They claimed that yoga is “the devil’s tool.” That it’s the equivalent of witchcraft.

On the one hand, I can see where these people are coming from. Anything can be destructive if it takes God’s place as the Ultimate Provider, Savior, Comforter, and Redeemer of our lives. Anything can be the “devil’s tool” – even really good things like food and music and marriage and family and, yes, yoga.

But those things can also be really really good – as long as they play a supporting role in our lives. They’re good gifts from a good father, not The Gift (James 1:17).

Continue reading

That’s The Way The Cookie Crumbles

There he was. The evidence of this morning’s #kitchenfail. The sesame seed. Just sitting there, between the “x” and the “c” keys, taunting me as I sat down to write.

He’d won out this morning. He’d gotten the best of me. But this afternoon, his presence only made me smile. The last lingering remnant of a cookie recipe gone awry, he reminded me that there was grace for my mistakes. That the whole day didn’t have to go in the garbage just because that seemed to be the destiny of my cookies. That my kitchen failure was an integral part of this sunny Saturday.

I’d woken early. The sun streaming through my windows at 6:30am. My blackout curtains no match for the bright beams.

Rather than reach for my eye mask and attempt to sleep a bit longer, I decided to rise early and get a head start on the day.

Inspired by the food magazine I’d been reading before bed the night before, I somehow got it in my head that tahini honey cookies were the exact right dessert to bring to the dinner party we’d be going to later that evening. That and a Napa Valley Zinfandel.

As I got to work on the cookies, I quickly realized that the coconut flour I had thought would be a fine substitute for almond flour was not working out as well as I’d hoped. The aroma was heavenly. Vanilla and cinnamon. A slightly savory touch from the tahini and sweetness from the honey. And who can say no to the creamy quality of coconut?

Continue reading

Protect Your Margins

I’ve been staring out the window of this coffee shop for more time than I’d like to admit. Watching the train go by every 10 or 15 minutes, looking up to see a dad walk by with his curly-haired daughter in his arms, seeing people pop open their umbrellas as the rain starts coming down harder.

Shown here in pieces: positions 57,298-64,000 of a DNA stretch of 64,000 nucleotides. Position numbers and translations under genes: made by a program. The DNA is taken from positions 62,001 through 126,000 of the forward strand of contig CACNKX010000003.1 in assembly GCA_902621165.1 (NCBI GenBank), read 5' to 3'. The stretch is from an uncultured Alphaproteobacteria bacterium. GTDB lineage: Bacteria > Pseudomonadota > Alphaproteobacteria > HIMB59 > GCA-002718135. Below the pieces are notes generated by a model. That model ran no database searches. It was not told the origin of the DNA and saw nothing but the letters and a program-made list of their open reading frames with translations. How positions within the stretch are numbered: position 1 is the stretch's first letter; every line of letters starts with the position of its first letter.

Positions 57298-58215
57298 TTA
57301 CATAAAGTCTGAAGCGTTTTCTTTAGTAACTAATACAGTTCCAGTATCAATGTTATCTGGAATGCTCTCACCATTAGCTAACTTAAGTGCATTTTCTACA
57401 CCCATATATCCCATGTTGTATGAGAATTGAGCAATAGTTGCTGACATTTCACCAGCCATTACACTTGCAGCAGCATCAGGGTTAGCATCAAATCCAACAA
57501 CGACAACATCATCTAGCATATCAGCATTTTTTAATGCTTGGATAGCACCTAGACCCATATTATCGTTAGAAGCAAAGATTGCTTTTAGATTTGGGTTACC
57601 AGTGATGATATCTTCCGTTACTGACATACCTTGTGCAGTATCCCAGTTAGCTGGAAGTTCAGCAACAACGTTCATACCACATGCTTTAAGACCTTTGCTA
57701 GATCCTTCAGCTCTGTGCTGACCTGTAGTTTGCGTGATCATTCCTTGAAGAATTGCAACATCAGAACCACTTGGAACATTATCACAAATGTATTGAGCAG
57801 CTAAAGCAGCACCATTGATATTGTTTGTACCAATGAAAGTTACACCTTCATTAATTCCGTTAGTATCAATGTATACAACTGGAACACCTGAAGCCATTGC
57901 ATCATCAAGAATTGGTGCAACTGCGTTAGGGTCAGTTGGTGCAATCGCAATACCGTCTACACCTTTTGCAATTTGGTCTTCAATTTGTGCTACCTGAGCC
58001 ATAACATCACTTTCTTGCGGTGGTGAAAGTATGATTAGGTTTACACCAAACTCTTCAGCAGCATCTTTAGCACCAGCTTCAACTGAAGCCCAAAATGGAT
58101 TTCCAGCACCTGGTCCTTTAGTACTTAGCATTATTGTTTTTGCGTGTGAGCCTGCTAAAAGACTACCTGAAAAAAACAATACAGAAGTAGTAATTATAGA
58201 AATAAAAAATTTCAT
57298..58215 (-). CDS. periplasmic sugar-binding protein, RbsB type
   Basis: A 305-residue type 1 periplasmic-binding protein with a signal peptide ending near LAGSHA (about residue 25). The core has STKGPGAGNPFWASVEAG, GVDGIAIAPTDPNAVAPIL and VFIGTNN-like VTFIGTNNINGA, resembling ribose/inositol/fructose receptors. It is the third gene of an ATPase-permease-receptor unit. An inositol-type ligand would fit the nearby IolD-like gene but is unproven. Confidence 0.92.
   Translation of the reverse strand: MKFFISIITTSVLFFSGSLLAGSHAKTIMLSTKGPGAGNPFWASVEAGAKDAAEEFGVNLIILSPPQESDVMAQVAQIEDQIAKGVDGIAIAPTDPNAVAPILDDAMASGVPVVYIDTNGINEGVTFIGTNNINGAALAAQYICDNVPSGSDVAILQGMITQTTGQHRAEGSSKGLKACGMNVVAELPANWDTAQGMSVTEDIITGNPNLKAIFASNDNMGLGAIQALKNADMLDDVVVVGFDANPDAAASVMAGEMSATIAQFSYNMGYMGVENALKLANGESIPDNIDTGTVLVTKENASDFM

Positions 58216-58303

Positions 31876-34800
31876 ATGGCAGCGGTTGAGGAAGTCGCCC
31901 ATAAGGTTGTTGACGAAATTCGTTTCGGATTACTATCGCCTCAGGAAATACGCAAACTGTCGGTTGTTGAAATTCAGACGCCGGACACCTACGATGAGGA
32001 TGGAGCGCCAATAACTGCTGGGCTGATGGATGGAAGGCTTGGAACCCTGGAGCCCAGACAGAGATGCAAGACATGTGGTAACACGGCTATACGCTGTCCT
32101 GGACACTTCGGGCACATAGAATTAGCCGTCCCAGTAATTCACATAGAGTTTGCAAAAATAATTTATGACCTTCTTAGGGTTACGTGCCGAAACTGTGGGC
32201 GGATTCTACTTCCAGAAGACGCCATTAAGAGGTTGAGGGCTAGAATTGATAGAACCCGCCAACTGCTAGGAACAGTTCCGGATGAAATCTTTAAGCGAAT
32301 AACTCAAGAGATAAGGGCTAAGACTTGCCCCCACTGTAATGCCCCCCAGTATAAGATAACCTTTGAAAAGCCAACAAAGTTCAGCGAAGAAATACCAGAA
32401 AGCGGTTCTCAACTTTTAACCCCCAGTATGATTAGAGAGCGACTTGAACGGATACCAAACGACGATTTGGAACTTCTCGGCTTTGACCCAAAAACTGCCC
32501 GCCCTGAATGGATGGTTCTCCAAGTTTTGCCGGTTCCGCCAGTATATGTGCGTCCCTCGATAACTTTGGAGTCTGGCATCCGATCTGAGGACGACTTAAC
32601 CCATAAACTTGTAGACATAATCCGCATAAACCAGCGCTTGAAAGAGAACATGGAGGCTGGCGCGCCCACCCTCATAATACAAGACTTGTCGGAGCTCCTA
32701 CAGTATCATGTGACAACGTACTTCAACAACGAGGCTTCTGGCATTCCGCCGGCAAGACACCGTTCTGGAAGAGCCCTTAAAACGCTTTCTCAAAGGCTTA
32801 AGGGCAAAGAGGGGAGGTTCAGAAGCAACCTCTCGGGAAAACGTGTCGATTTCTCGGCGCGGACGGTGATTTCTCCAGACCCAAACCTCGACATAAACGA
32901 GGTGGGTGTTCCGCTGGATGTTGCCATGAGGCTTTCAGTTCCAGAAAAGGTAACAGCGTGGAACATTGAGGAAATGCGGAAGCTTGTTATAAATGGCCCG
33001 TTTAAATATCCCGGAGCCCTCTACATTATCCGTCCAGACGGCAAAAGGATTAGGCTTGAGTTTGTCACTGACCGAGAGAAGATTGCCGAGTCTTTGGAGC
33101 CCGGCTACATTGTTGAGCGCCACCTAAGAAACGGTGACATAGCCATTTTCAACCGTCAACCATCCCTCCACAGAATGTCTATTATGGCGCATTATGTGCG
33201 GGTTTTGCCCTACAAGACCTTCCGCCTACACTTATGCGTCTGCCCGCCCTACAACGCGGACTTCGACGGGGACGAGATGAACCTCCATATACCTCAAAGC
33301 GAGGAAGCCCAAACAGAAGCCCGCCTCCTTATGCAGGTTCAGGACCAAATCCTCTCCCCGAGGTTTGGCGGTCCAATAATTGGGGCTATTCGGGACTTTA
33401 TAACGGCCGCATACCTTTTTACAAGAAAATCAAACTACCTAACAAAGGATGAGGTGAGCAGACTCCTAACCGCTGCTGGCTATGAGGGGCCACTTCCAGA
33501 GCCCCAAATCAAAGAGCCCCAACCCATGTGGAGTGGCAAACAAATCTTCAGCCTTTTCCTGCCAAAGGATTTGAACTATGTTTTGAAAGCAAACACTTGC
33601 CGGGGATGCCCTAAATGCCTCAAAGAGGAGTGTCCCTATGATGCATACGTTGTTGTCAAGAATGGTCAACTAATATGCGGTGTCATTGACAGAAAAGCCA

Woman in rain

I had every intention to write today – excited to finally have an afternoon with a few free hours. Between brunch at a new French restaurant in Hayes Valley and cooking dinner for a few of my girlfriends at my apartment in the Inner Sunset, I planned to hole up at my favorite coffee shop in the Haight and open my laptop to type out the words that had been floating in my head all week. To pull together the thoughts that I’ve jotted down in the notes app of my phone, waiting to come to life in a blog post or a new addition to Enough.

But once I actually got the white space I craved – the margins to write and process – I got stuck. I’d gotten so used to the running-around, back-to-back meetings lifestyle that it took me a while to settle down, calm my mind, and allow the words to come out.

The older I get, the more it feels like life is getting pushed up into the margins. Like there’s very little white space left.

Instead, my calendar is a mosaic of meetings and birthday parties and church events with a handful of dates with James and family gatherings thrown in to keep me sane.

But I don’t feel especially sane. I feel a little frenzied.

If my life were a book, the words would be bleeding across each page, no room for my eye to rest or to simply pause for a minute to make sense of what’s happening. If it weren’t for moments of connection with my dear friends and family, I’d lose it for sure.

Although, I have lost something. Something I long to get back. Something I cultivated over the last year – especially during my month-long sabbatical – that I know I need. And that’s the practice of silence and solitude. Continue reading

This Is The Joy

“This is the joy for me. I love bread.”

You may recognize those words as Oprah’s opening lines from a Weight Watchers commercial that’s getting a lot of play these days. If you haven’t seen it, the premise is that Oprah is thrilled she can eat bread and still lose weight. While people are poking fun at the commercial a bit (I’ll admit, James and I chuckle every time it comes on Hulu), Oprah’s joy is inspiring.

I’ve been longing for this kind of joy lately. The kind of joy that makes you say: “I love life!”

But it hasn’t been coming.

Instead, I’ve been feeling an overwhelming sense of pointlessness – in my work, my writing, and just life in general. I’m trying hard to make things happen, but I’m left feeling ineffectual and unsatisfied, and that’s been leading me to despair.